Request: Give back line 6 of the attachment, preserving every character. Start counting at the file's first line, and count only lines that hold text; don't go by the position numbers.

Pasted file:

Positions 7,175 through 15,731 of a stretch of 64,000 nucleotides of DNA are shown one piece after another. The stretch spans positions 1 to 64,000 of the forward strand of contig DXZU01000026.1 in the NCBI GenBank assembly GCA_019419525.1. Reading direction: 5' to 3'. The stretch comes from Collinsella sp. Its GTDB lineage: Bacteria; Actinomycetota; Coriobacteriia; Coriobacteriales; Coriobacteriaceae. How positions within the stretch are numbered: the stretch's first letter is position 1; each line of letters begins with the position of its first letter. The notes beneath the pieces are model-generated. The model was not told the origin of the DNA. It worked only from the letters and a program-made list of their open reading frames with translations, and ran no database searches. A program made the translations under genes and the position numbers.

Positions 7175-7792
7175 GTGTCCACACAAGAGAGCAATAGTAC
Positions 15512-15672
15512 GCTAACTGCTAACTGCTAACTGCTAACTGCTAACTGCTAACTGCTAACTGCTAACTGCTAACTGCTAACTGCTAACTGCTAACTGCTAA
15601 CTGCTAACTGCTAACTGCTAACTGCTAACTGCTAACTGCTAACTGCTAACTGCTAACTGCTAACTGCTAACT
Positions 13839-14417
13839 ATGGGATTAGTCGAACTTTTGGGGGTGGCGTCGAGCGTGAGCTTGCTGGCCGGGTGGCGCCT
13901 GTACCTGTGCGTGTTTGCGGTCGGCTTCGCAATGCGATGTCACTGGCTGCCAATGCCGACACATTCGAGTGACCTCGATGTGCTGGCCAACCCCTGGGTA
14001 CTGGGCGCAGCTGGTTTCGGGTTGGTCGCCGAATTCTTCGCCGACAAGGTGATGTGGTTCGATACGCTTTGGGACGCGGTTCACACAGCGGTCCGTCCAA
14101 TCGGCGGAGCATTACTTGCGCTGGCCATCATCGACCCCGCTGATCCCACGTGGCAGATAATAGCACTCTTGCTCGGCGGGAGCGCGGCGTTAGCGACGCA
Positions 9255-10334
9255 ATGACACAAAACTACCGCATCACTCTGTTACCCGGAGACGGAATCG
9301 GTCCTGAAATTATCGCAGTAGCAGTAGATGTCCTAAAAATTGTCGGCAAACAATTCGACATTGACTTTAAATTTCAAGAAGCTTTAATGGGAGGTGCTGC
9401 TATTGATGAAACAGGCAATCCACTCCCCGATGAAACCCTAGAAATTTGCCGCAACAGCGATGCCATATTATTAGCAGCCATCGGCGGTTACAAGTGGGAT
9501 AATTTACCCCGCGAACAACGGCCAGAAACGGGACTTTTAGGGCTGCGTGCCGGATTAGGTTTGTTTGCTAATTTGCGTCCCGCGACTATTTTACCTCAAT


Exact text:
15601 CTGCTAACTGCTAACTGCTAACTGCTAACTGCTAACTGCTAACTGCTAACTGCTAACTGCTAACTGCTAACT